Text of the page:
I've read that the cell nucleus was once an autonomous organism that was "enslaved" by the larger cell at the time of the Eukaryotic Revolution. Are there any organs in the human body that we know of that started out as autonomous organisms (of course they would be unrecognizable in their current form)?
Very short answer
It is not the nucleus who was an independent organism but the mitochdonrion (organelle) (One might discuss this point and say that both are correct, it is just a philosophical issue of the identiy of the eukaryotic cell). The plastids (the chloroplasts for example) were also independent organism. In consequence, in every cell, we have DNA in the nucleus and DNA in the mitochondria. The mitochondria is contained in every cell of our body and is transmitted via the ovule (and not the spermatozoid) to the offsprings.
Now let's think about your hypothesis that one of our organ (let's say, our liver) might have been an independent organism in the past. Therefore, this organ would contain different DNA than the rest of the cells of our body. How would you transfer the DNA of your liver to your offspring? Well, it is hardly imaginable.
Moreover, it has been argued that because we now have a complex and efficient immune system, a endosymbiose would be very unlikely.
But no, none of the cell in our body come from a previously different organism. But every cell of our body is some kind of chimera of two previous cells. Note: the vast majority of our DNA are present in the nucleus and not in the mitochondrion.
It seems much more easy to have two organisms that stay together during reproduction when reproduction is mediated by striking.
You may find some funny examples (border cases) of two organisms that don't separate during reproduction in corals (zooxanthella), leafcutter ants (and their fungus), parasitoid bees (and the virus that females create in their ovary) and lichens
Remi.b is perfectly correct if the question were restricted to humans (and yes, nucleus is not thought to be a result of symbiogenesis; actually some bacteria have similar structures).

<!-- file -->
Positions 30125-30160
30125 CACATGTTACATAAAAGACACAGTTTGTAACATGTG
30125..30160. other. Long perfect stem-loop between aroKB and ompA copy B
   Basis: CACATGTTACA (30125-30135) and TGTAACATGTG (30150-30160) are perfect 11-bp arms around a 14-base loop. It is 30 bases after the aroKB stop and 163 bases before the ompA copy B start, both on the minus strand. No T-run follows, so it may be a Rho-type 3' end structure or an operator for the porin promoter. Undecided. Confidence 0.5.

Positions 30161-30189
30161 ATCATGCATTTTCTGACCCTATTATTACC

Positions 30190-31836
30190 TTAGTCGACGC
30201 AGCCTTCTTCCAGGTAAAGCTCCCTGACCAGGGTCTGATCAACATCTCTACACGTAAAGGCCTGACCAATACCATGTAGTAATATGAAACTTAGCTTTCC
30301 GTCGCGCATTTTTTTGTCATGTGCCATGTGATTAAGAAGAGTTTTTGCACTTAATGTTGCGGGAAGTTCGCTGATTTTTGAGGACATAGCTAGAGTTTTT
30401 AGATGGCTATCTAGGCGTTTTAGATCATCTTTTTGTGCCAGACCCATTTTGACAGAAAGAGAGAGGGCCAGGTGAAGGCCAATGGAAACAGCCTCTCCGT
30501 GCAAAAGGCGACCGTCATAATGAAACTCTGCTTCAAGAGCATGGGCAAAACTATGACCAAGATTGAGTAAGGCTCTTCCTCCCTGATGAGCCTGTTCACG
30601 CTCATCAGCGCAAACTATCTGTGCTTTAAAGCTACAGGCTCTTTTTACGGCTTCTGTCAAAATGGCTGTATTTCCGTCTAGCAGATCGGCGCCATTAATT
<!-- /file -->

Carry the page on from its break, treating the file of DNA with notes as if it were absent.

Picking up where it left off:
But in the animal kingdom there several cases when certain organs "start(ed) out" as more or less separate organisms:
- Many parasites have dwarf males and giant females (which actually feed on the host). These females when reaching maturity recruit actively swimming males, which upon attachment to female genitalia functionally become testicles and get nourishment from the female. The resulting organism can be viewed as hermaphrodite (although "self-fertilization" results in crossing). This phenomenon was described for example for Rhizocephala (Crustacea).
- Similar cases are known for free-living organism: for example, in some species of the deep-sea anglerfishes males are dwarf and after attachment to females become "parasitic".
- Siphonophorans (colonial Cnidaria) have several distinct organs (swimming bubble, locomotive organs, hunting tentacles and so on), but this differentiation is achieved via specialization of individual members of the colony - zooids. One can argue, that these organism were never separate, but for example one can still tell, which organs are medusae and which are polyps, each one of them "is homologous to a free-living solitary animal". In other colonial hydroids one can find something reminiscent, but the degree of integrity of the whole colony never reaches that of Siphonophorans.
- In some species of bryozoans (which are colonial as well), several zooids (they are called "heterozooids" in this case) devote their lives to defend or move the colony, becoming highly specialized organs of the colonial organism.
- There are probably other systems fitting in the question, can't remember right now.